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Trunell v. Trust for Hazel Harrison

A-1066-08T2 (N.J. Super. App. Div. 2010) (Unpublished)

EASEMENTS — A property is not truly inaccessible to the extent that it would be entitled to a prescriptive easement if its owner has had access to the property, for a very long time, over a road to which it had no formal right to use but where it was never blocked from using that road.

A-1066-08T2 (N.J. Super. App. Div. 2010), A property owner purchased a twenty-acre wooded lot without retaining counsel, obtaining a survey or ordering a title search. He then sought to subdivide the property into two lots. The municipality required a fifty-foot access road as a condition of subdividing the property. He sought a declaration of easement by necessity in order to access his “land-locked” property.

The lower court found that the owner did not prove that his property was inaccessible or that there was a need for an easement. It noted that the owner’s property was accessible by means of a gravel road that extended from a public street over the lands of other property owners to his property and that the owner was utilizing that gravel road to access his property. The lower court also noted that the property owners to the west also utilized the gravel road and entered into a mutual right-of-way agreement. Further, those property owners were never approached about selling a right of access to the gravel road over their lands. On the other hand, they never impeded the owner’s use of the gravel road.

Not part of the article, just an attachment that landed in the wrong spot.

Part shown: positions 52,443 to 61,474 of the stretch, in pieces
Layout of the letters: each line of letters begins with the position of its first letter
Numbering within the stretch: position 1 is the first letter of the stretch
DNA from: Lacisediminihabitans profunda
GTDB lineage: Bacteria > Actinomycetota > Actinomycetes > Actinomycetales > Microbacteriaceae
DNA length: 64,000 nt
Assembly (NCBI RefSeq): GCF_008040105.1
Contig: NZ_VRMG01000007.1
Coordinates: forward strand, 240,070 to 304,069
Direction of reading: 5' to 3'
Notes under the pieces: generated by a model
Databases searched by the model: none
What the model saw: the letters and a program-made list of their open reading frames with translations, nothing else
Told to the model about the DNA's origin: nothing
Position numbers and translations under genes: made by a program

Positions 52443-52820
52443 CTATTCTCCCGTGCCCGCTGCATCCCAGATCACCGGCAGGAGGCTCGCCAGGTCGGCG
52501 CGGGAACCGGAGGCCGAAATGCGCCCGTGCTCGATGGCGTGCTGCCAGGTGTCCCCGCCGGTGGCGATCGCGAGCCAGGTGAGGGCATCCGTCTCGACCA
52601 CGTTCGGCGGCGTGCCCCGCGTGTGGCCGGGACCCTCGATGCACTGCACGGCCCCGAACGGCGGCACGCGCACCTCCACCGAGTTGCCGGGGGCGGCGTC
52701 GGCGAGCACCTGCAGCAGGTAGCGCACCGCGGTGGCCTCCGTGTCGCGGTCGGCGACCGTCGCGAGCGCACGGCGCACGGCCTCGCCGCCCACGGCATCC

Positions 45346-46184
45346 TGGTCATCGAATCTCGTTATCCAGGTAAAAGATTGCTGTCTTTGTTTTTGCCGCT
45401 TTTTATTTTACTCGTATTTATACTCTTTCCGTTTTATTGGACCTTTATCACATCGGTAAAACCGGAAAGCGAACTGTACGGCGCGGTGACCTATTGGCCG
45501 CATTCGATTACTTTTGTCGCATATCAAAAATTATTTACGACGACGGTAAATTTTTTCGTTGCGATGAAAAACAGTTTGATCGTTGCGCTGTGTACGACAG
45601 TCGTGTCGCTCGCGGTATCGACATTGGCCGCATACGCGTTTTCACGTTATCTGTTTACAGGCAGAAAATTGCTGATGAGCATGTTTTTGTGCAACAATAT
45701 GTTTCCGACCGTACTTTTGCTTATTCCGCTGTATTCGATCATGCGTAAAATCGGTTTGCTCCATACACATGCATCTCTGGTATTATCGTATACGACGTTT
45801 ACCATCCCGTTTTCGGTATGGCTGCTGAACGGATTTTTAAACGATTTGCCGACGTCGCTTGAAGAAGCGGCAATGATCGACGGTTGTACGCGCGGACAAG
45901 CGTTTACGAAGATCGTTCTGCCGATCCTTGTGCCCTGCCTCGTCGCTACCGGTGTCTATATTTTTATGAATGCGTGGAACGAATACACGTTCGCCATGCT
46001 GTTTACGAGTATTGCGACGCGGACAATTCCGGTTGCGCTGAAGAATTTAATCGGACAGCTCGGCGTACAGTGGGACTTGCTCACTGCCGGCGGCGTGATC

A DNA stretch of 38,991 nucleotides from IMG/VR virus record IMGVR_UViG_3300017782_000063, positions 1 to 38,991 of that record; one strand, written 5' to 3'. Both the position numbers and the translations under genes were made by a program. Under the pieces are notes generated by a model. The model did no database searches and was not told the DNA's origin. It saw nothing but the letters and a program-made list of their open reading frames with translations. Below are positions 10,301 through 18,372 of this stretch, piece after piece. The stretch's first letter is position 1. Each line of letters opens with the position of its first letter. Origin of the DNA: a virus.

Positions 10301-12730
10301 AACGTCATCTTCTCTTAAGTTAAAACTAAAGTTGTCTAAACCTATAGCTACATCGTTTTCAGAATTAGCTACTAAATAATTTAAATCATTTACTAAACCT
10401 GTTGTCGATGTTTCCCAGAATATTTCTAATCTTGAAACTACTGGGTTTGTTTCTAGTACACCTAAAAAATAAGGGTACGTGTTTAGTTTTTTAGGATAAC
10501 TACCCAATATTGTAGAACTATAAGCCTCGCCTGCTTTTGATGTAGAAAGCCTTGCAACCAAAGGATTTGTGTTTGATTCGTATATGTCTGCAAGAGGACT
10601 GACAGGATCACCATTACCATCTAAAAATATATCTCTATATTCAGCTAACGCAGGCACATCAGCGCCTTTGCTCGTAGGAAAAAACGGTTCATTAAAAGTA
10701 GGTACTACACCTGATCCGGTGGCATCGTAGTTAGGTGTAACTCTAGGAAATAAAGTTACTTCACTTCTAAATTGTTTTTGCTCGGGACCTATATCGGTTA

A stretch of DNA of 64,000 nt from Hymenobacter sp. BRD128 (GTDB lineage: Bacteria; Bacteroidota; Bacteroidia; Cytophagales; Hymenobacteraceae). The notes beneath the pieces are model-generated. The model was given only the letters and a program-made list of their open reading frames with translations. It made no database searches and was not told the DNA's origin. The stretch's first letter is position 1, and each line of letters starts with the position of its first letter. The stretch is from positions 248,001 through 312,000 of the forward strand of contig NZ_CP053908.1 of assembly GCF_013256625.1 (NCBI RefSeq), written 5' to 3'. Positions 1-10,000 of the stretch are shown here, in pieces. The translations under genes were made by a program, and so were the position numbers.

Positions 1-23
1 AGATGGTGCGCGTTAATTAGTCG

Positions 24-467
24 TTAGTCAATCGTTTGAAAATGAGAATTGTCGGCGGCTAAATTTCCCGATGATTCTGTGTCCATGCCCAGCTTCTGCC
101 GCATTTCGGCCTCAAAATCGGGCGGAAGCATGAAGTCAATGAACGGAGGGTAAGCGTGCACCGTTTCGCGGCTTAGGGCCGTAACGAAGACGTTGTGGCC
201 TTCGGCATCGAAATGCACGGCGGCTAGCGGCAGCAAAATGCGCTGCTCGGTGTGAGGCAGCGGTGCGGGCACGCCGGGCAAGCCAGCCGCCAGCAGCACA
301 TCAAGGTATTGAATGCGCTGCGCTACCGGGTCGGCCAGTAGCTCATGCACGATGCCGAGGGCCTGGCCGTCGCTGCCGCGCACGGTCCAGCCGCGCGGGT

The owner appealed, but the Appellate Division affirmed. The Court noted that an easement by necessity must be proven by clear and convincing evidence. An owner must show that its property is inaccessible and that there was unity in ownership of two parcels, and their subsequent severance of ownership resulting in a landlocked parcel of land. Further, the need for an easement by necessity arises when the properties are subdivided and terminates when the necessity is no longer present. It is not revived if the necessity recurs.

In this case, the owner failed to prove that his property was truly inaccessible. Even though he had no formal agreement for use of the gravel road to access his property, he had been using the gravel road and the other property owners did not block him from using it. Therefore, his property was not literally inaccessible. In addition, the owner failed to demonstrate by clear and convincing evidence that his property and the neighboring property had a unity of ownership, or that a subsequent severance of ownership resulted in its property being landlocked. Therefore, he was not entitled to an easement by necessity.

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